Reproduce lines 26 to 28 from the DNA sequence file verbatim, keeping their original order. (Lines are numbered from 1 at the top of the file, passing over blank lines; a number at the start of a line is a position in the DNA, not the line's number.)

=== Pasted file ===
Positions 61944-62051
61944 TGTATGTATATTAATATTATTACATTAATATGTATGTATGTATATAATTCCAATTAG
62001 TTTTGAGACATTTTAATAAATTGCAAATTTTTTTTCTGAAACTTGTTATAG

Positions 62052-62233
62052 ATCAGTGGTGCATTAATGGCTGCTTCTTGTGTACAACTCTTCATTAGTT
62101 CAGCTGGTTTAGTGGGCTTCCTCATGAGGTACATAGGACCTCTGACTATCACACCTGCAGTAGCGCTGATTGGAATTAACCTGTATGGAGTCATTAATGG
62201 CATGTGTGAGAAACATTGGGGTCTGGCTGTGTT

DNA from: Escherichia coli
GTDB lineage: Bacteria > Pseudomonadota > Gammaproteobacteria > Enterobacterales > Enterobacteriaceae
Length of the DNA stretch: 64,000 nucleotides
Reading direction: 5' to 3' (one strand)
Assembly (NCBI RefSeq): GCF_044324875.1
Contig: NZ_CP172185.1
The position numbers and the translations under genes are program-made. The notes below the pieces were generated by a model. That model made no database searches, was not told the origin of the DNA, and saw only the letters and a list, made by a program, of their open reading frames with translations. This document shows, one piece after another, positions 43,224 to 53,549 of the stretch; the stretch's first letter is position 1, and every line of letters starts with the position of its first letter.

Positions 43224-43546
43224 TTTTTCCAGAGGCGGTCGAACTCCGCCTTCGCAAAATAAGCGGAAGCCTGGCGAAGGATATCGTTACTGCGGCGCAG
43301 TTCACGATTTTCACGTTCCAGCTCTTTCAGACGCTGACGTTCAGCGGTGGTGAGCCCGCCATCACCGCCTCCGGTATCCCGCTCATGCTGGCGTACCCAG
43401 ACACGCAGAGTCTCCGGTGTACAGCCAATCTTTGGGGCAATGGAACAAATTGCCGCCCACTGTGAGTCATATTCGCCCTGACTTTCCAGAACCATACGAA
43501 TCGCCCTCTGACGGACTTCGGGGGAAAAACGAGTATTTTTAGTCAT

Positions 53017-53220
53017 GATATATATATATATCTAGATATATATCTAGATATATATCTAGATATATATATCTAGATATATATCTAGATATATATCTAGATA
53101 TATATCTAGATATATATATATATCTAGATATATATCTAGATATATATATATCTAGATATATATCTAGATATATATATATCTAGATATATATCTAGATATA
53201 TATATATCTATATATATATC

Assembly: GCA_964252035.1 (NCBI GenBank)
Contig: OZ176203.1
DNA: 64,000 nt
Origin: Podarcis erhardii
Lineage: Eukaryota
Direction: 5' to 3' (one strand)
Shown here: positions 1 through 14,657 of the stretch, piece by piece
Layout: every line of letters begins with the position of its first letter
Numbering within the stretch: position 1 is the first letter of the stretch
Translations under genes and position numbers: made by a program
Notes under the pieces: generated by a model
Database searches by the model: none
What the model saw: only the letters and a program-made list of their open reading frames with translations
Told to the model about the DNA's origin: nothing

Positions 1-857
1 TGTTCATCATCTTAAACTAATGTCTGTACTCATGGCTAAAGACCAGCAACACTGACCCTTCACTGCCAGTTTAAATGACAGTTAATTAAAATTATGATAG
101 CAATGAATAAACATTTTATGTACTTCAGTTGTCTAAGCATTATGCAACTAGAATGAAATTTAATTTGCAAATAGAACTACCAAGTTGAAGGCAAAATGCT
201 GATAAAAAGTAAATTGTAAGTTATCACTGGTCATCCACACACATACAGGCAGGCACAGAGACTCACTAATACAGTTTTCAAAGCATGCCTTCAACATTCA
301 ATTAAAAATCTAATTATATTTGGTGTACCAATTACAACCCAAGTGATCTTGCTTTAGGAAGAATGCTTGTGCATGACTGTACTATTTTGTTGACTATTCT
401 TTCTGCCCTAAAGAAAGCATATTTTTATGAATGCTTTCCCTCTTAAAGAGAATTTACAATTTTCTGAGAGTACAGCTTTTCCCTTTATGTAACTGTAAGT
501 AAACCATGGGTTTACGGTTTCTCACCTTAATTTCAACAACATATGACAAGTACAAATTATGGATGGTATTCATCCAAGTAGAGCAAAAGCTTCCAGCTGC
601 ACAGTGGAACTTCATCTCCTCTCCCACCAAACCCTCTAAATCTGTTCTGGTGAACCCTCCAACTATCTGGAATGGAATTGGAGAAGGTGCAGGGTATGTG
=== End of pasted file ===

DNA: 64,000 nt
Origin: Podarcis erhardii
Lineage: Eukaryota